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March 17, 2021 3:52 pm

Israeli FM Ashkenazi Thanks Russia for Role in World War II, Unveils Holocaust Memorial

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avatar by Sharon Wrobel

Israel’s Foreign Minister Gabi Ashkenazi meets with Russian counterpart Sergey Lavrov on March 17, 2021. Photo: MFA Russia/Twitter

Israel’s Foreign Minister Gabi Ashkenazi on Wednesday took part in the unveiling ceremony of a Holocaust memorial in Moscow, to remember the more than two and a half million Jews murdered on Soviet soil by the Nazis and in memory of 200,000 Red Army Jewish soldiers who perished on the battlefields.

Speaking during an official visit in Moscow, Ashkenazi — the son of a Holocaust survivor who was rescued thanks to the soldiers of the Red Army — said that he was proud to say that the Jewish community feels welcome in the country.

“We remember the central role of the Russian army in World War II and their liberation of extermination camps throughout Europe, and we will remain eternally grateful for this,” Ashkenazi said.

During the visit, Ashkenazi met with his Russian counterpart Sergey Lavrov and the two discussed bilateral ties between the countries, security issues in the region, and options for cooperation in the economic and health fields, including the joint fight against the coronavirus.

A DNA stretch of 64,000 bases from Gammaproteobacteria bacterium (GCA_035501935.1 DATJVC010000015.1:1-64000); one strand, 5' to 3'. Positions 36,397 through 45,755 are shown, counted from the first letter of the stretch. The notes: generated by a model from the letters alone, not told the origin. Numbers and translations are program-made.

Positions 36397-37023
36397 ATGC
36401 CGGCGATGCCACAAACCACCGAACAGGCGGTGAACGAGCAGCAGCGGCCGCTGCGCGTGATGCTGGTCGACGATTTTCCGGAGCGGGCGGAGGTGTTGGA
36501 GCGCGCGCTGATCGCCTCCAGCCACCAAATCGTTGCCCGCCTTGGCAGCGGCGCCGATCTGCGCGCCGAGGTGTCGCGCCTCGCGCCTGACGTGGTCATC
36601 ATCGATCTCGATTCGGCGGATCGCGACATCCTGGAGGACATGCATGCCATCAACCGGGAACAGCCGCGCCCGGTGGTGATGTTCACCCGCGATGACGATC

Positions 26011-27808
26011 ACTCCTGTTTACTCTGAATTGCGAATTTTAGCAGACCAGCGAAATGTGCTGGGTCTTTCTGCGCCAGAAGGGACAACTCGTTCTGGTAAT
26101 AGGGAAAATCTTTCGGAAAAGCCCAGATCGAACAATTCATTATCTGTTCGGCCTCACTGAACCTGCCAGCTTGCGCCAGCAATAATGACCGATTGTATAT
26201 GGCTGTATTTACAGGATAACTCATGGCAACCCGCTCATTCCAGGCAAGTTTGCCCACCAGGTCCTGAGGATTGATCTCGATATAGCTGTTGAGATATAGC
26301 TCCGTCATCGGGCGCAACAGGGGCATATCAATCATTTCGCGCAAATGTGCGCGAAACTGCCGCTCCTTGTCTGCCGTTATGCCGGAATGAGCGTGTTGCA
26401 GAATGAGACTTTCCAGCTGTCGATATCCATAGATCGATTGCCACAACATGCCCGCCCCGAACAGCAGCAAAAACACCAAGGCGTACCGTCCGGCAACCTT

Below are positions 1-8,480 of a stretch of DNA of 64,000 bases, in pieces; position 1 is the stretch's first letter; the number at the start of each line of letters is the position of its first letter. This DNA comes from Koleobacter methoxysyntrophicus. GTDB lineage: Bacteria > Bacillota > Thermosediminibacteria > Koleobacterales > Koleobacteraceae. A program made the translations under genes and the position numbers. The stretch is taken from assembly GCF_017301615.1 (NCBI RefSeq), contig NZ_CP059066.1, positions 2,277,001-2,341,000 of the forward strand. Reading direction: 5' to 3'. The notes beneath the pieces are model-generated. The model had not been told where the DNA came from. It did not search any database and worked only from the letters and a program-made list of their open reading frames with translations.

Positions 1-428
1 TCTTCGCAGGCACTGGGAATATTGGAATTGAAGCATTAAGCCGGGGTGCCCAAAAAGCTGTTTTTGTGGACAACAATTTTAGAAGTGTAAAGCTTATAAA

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“Russia is a key player in the Middle East and plays a significant and important role in regional stability. We deeply appreciate the position of President Vladimir Putin and that of the leadership of the Russian Federation in its support of Israel, and the public commitment to Israel’s security that has been expressed repeatedly in various forums,” said Ashkenazi, as this year marks the 30th anniversary of the renewal of diplomatic relations between the two countries.

“A fruitful dialogue based on common interests and cooperation on issues of national security has been conducted between Israel and Russia in recent years. I see great importance in this dialogue between us,” he added.

On the agenda of the Moscow trip was also the recent decision by the International Criminal Court (ICC) in The Hague to open an investigation into alleged war crimes committed by Israel and the Palestinians in the West Bank, Gaza, and eastern Jerusalem since 2014.

In a tweet, Ashkenazi said that he talked with Lavrov about Israel’s position regarding the “outrageous decision” of the ICC and its implications for renewing the dialogue between Israel and the Palestinians.

“Several weeks ago, the prosecutor of the International Criminal Court in The Hague published her unfortunate decision to open an investigation against Israel. I hope the whole issue is off the Court’s agenda,” Ashkenazi said.

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